An eyewitness account of anti-German riots in Liverpool (1915)


Pat O’Mara was a labourer working in Liverpool in 1915. Here he describes his involvement in anti-German riots that broke out after the sinking of the Lusitania:


It was five o’clock one evening, and I was watching the home-coming dockers when a newsboy came racing down from Park Lane, yelling: “Sinking of the Lusitania!” The men stopped short; women peered from doorways. I joined one anxious group, poring over the fatal news. It was right – the ‘Lusy’, the fine boat I had left Joe and Harold aboard not two months ago, had been torpedoed…

We walked around Scotland Road listening to the cries of the women whose husbands and sons had gone down in the ‘Lusy’ and we heard the bitter threats made against Germany and anything with a German name. We walked down Bostock Street, where practically every blind was drawn in token of death. All these little houses were occupied by Irish coal-trimmers and firemen and sailormen on the Lusitania; now these men who, barely two weeks ago, had carried their bags jokingly down the street were gone, never to return… Something was afoot; we could sense that and, like good slummy boys, we crowded around eager to help in any disturbance.

Suddenly something crashed up the road near Ben Johnson Street; followed in turn by another terrific crash of glass. We ran up the road. A pork butcher’s had had its front window knocked in with a brick and a crowd of men and women were wrecking the place. A little higher up the same thing was happening – everything suggestive of Germany was being smashed to pieces… Everyone had a brick or a stick or something tucked under his or her coat or apron and there was much pilfering. The police themselves, imbued with bitterness, were the most passive guardians of the law…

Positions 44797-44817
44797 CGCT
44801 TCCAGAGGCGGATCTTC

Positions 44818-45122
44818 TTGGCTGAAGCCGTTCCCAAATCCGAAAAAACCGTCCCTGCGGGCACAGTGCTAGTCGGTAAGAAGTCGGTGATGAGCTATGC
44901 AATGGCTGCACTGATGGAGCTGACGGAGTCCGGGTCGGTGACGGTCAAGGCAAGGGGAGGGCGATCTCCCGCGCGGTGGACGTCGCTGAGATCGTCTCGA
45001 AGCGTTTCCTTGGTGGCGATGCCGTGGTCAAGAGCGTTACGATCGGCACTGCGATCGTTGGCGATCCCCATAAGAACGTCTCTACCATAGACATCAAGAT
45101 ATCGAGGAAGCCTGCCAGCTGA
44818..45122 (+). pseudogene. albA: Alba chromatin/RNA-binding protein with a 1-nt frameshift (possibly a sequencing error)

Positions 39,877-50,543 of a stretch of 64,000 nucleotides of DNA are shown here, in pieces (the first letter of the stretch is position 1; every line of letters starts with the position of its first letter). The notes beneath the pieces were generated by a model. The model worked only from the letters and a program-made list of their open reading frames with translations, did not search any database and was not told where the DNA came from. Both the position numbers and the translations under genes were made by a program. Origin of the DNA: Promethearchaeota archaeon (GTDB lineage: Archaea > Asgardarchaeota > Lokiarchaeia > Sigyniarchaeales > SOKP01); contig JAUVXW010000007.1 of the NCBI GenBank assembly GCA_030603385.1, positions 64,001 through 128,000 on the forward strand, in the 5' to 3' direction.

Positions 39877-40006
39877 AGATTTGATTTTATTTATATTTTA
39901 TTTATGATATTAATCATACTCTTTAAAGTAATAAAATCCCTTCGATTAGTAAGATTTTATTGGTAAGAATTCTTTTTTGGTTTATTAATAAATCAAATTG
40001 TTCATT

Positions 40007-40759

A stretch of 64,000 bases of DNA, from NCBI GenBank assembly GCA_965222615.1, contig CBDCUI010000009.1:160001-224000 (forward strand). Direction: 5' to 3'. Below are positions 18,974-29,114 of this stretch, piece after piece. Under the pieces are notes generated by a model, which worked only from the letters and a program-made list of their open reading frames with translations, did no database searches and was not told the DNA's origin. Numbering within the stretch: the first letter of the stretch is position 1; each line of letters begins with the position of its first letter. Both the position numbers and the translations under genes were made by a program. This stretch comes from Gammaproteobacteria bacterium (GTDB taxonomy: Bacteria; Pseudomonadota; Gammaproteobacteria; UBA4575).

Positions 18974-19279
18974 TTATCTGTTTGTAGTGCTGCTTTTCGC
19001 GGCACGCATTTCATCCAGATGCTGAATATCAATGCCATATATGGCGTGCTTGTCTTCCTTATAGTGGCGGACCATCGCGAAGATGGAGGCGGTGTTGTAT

Mr Yaag, a big, wholesome fellow allegedly had been born in Germany, but I don’t think he remembered much about it. Two of his nephews were with my cousin Berny and the Eighth Irish over in France. I always liked Mr Yaag, but not quite so keenly as I liked to break his window without…

As we converged on the big shop, Mr Yaag came out, pipe in mouth and with his usual broad smile; this vanished instantly as someone kicked him in the belly and a volley of bricks sent in the huge windows. From the sawdust floor the astounded man had the pleasure of seeing his choice sausages kicked down and thrown about and the furnishings reduced to shambles. “You’ll sink the bleedin ‘Lusy’, will you!” yelled our Joan, waving a shillelagh over his prostate form…

Cook’s pork butcher’s in Mill Street came next. Mr Cook knew as much about Germany at the time, I think, as I did. Later investigation proved that he came from strictly Yorkshire stock… But he had a pork butcher’s shop, and as pork and Germany were identical items, we left his shop in a shambles and himself stretched across the counter groaning. I began to get sick from all the free sausage I’d been eating.

If the Germans had torpedoed the Lusitania, we certainly had torpedoed everything German in our immediate vicinity – certainly all the pork butchers’ shops.